Empty

Of Chinese restaurants and clichés

People in my village are eschewing the local Chinese restaurant. (Y’know, I’ve never cared for that word eschew, which has nothing to do with chewing — it’s from mid-14th century Old French eschiver, to shun, to avoid.)

But I digress, as the cliché goes — now there’s a word that itself has become a cliché, and sticking the acute accent on the ‘e’ doesn’t help, in fact it gives the word a snobbish élite look — ah-ha, there’s another word I don’t like: élite, acute accent and all.

Speaking of clichés, an English professor who read some of my stories warned me to Beware the dreaded cliché! I do try to avoid clichés — and to a large extent adjectives and similes and other “defective ammunition,” as Hemingway called them — but the insidious bastards do creep in when my guard is down.

You could say I avoid clichés like the plague and try not to be vague but rather clear as a bell but time will tell and the clock is ticking but I’m still kicking and playing nice and paying the price and pay as you go and take it slow and take it or leave it and down the hatch and I’ve met my match and no pain no gain and down the drain and up the creek and full of pique and void of hope at the end of my rope on my last legs and down and out and drunk as a skunk and in a blue funk and down on my knees and who moved the cheese and up to my neck a total wreck and don’t delay seize the day and grab a bite go fly a kite and string her along but do her no wrong and don’t mess the dress I must confess and skirt the truth and don’t waste your youth you’ll soon be old when all is told full of woes and so it goes…

But again, I digress. Where was I? Oh, yes, the local Chinese restaurant. I’ve been getting take-out there for three years and it’s always been crowded — because the food is excellent — but now I go in and it’s practically empty, often just me and another guy. If this keeps up, there will be an OUT OF BUSINESS sign in the window. Sad.

9 thoughts on “Of Chinese restaurants and clichés

  1. I’ve enjoyed this post a lot. Really. I have no idea who told you about taking care of the clichés (a typical must in teaching creative writing), but I would add: beware of taking too much care about, or trying hard to avoid using them. To me, your writing is awesome. It is fresh, direct (hope I’m not using clichés now). I don’t want to make it long. I enjoy reading your writing just as it is. I love that great exercise, the middle parragraph with all kinds of “commonplaces” in use 👍🏻… As for the poor Chinese restaurant. It’s dumb foolish, this situation.

    1. Thank you, Olga, for saying that. The English prof is now Professor Emeritus and published poet E.R. Baxter III who lives in Niagara County, NY. I agree that we shouldn’t be paranoid about the use of cliches, sometimes they are just the right word or phrase in a particular context. And yes, this Chinese situation can so easily and unnecessarily turn into a panic. When you consider the populations of China, and now the U.S. and other countries, the incidence of the virus is small relatively speaking, even relative to the tens of thousands of deaths from the common flu.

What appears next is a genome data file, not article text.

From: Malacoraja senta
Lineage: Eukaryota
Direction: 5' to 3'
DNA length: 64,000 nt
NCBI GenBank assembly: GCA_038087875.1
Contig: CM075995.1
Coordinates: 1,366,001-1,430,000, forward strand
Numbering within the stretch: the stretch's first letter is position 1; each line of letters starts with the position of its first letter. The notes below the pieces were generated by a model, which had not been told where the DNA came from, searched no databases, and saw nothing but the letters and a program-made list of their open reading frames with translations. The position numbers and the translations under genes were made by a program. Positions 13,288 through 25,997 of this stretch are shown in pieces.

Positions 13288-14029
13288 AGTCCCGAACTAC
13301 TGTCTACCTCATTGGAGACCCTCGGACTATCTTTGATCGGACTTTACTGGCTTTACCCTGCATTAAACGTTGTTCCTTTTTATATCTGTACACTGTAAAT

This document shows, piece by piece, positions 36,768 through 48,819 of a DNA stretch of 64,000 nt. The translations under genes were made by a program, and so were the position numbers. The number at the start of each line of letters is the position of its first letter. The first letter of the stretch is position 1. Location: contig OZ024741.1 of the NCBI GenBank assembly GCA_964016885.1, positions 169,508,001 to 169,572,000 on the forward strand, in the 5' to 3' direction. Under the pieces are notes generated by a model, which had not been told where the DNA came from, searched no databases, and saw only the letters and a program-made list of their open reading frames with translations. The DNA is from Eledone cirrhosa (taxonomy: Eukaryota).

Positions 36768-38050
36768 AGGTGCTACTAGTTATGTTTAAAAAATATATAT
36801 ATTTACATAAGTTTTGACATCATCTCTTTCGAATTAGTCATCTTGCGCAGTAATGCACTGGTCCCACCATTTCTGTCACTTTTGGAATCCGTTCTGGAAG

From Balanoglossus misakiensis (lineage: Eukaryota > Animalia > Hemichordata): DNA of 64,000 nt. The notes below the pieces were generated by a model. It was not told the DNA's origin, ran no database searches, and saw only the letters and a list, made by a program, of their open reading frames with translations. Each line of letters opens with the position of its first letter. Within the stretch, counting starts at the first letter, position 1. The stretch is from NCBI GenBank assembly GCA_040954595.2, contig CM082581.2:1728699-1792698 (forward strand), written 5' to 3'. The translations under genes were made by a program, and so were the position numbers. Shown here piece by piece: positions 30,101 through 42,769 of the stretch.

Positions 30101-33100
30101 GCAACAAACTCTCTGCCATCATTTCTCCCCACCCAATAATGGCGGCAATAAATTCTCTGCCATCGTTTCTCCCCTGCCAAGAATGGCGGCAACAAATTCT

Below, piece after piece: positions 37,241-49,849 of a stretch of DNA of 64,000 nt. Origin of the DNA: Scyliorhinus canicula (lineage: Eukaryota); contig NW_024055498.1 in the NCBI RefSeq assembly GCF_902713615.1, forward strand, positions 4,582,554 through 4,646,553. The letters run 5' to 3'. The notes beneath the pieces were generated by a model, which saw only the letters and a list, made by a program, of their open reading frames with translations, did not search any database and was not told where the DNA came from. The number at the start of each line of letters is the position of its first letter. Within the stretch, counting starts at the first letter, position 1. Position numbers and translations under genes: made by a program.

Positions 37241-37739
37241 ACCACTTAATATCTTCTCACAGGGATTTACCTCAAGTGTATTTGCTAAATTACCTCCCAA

1. My respect s then for this friend of yours. He’s really someone in the subject. Thank you for your reply. I seriously think sometimes the fuss is to silence something else.
        On the other hand, I still think your writing is very good, even playing with clichés. My best regards.

  2. Your cranky little essay gives me such a good laugh, leaving me so out of breath that I am not able to express how much I enjoy it. So I will just say I am happy you’re still kicking and avoiding clichés, even though the clock is ticking as we all know. And thanks for the language lessons – I really need a teacher nearly as good as Professor Emeritus …

  3. Sorry Mich, I realize my second language inability has made me sound not exactly what I meant to sound again (it happens more often than I can afford). What I intended to mean by saying “even though the clock is ticking as we all know” is actually something more like “even though we all know everyone’s clock is ticking” … Does the second try make it sound any better? Not really, I know. I feel so powerless fighting this losing battle with language🦂

    1. Dot, there was nothing amiss in your reply. There’s no “losing battle” going on here. I didn’t even know English is not your first language until I just read your bio, which is great, by the way. So, please, keep on doing what you’re doing, and thanks for reading my posts. Billy Mich.

      1. Thanks Billy 🍑 I need as much reassurance as I can get, particularly from someone like you whose writing has every word in its lawful place, except the clichés … And I appreciate you reading my bio, now I know it’s written for you to read 🦋

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